Monday, October 31, 2011

Peer Advisory Groups, Some Differences

In the last post, I highlighted some of the common themes among successful groups. Now, I want to address some of the differences. The point of this is to emphasize that each group must develop their own identity and their own guidelines for operation.

One peer advisory group is made up of businesses that must have a about 200 miles separation to avoid appearance of collusion. In that group, members meet twice a year. A different member hosts the meeting each time and the group meets for about 3 days. The host member shares the books, finances, and employee structure with the group. The group interviews employees, surveys the facilities and takes a lot of time to develop a set of improvements for the host. This is a type of group that goes very deep. The host is open to a lot of criticism. But, of what value would it be to you to have colleagues (peers) evaluate your system and provide you honest feedback, absent from selling a product or service? Would your operation improve from this kind of feedback?

Another group was centered in a city and owners from different businesses met together. These members had businesses that were roughly of similar size, but were not competing with each other. These groups meet once a month for a day at a time. One member will present an issue and the others will provide feedback. Even though they have different businesses, they find that some challenges are common. Like the first group mentioned, these members ask questions that can go very deep into their business. One example given was that a member of the group had a son who had a drug problem and he was driving a company car. The other members had to say that this was a big problem ... for the family and for the business. The person in question said that he had been blind to the issue because it was his son.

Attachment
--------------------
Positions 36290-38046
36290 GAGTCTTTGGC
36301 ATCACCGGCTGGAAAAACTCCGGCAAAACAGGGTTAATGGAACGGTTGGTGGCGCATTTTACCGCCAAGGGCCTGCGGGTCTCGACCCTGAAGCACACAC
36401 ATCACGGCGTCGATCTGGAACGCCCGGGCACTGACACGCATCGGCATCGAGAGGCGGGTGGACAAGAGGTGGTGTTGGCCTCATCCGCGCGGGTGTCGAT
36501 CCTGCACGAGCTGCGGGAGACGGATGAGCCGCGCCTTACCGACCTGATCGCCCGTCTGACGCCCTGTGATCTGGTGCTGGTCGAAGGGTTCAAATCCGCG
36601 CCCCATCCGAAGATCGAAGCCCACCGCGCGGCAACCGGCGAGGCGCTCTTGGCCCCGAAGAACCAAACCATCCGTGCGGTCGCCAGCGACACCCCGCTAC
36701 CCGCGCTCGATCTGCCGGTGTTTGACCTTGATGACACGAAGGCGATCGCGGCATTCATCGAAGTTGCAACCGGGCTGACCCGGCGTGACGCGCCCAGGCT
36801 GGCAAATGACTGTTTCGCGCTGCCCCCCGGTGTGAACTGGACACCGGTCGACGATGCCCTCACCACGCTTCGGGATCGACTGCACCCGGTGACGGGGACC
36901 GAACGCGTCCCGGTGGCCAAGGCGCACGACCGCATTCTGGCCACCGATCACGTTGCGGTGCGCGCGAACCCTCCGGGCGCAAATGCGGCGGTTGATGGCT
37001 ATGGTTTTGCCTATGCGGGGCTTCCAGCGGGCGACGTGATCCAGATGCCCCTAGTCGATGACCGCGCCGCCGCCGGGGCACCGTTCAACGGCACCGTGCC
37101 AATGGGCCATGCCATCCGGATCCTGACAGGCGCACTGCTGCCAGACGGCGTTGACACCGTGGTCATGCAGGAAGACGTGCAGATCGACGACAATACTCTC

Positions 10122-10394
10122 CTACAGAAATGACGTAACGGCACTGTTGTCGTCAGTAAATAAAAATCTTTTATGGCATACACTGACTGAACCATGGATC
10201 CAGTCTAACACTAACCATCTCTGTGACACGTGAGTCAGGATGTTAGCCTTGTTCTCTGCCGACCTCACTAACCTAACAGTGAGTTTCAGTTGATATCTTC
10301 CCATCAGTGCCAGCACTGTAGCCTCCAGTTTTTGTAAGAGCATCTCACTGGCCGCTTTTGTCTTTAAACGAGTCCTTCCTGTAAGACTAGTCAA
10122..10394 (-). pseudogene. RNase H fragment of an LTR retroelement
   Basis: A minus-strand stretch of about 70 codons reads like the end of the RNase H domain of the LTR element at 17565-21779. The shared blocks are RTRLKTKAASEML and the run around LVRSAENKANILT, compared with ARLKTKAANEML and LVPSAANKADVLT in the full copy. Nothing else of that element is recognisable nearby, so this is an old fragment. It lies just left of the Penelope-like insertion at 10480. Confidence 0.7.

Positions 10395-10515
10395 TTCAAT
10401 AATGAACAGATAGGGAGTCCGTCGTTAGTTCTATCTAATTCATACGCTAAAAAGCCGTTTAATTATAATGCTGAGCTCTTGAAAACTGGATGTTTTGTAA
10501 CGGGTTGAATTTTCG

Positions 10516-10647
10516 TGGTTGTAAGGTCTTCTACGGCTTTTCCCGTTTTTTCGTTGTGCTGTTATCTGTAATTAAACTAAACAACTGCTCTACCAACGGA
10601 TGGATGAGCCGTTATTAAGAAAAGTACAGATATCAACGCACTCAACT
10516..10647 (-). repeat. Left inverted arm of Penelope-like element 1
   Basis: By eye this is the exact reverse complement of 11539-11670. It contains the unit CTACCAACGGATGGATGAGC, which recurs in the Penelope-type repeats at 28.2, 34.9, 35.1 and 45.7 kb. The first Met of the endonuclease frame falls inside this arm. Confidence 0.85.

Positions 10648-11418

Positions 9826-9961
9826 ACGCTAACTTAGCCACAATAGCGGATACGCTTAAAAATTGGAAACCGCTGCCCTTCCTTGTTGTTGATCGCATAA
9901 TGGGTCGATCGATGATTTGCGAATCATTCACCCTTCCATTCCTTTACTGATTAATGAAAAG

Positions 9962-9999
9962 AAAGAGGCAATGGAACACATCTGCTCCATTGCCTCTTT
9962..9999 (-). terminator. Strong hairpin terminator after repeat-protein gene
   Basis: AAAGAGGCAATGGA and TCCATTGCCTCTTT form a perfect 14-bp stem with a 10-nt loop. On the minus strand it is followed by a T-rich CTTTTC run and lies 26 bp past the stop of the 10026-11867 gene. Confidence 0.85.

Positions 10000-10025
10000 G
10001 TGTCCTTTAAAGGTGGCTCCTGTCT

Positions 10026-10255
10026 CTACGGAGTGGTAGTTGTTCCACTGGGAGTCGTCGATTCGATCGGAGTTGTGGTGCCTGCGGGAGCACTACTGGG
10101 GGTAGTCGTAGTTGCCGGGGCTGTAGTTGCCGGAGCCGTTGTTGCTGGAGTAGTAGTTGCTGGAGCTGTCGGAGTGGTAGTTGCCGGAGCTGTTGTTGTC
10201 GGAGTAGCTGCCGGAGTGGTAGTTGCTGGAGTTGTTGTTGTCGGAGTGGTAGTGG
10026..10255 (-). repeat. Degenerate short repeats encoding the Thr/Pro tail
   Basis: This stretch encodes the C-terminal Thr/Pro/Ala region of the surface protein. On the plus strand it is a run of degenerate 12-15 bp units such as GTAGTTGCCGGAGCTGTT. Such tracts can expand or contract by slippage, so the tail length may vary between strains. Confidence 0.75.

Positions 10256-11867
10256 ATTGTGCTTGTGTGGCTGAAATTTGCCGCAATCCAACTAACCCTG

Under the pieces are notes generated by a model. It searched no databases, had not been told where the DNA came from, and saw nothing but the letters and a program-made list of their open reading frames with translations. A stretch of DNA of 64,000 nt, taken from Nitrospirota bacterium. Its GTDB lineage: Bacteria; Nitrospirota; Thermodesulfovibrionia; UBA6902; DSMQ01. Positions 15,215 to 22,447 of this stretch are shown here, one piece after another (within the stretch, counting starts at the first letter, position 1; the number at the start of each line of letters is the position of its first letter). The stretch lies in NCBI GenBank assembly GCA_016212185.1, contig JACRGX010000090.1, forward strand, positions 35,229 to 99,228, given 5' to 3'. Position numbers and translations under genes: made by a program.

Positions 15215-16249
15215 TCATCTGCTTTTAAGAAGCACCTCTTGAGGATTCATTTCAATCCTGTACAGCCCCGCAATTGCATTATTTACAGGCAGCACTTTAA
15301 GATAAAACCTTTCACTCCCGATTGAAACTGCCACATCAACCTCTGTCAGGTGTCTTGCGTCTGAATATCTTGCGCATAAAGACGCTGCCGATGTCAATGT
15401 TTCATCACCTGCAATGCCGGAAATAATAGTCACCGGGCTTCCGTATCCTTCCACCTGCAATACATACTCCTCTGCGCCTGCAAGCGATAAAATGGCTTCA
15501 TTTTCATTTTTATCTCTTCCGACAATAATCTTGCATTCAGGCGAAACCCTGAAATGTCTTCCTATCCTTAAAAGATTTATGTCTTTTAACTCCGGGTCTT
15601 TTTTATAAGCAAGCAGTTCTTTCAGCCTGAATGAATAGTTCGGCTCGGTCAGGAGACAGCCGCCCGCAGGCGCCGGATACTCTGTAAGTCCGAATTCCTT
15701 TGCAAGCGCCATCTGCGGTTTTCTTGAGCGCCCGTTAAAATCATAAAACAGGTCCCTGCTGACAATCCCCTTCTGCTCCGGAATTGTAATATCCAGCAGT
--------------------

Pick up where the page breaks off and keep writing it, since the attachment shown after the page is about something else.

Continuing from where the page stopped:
A third group was farmers who met once a month to discuss technology. All of these producers lived close to each other. They decided to only share technology with each other. What's the latest GPS technology and who is trying it? What is the best corn population in your soils? Members of this group were satisfied with the technology that they learned. They brought in speakers from industry and extension to provide more insight. However, this is a group  that did not go deep at all. Things stayed very "safe" and the return was not perceived to be as beneficial as members of the first two groups.

This group needs to decide what type of group it wants to be. Do we simply share technology or do we strive to share more with the goal of learning more? Do the members know each other well enough (i.e. trust each other enough) to go into deeper issues. 

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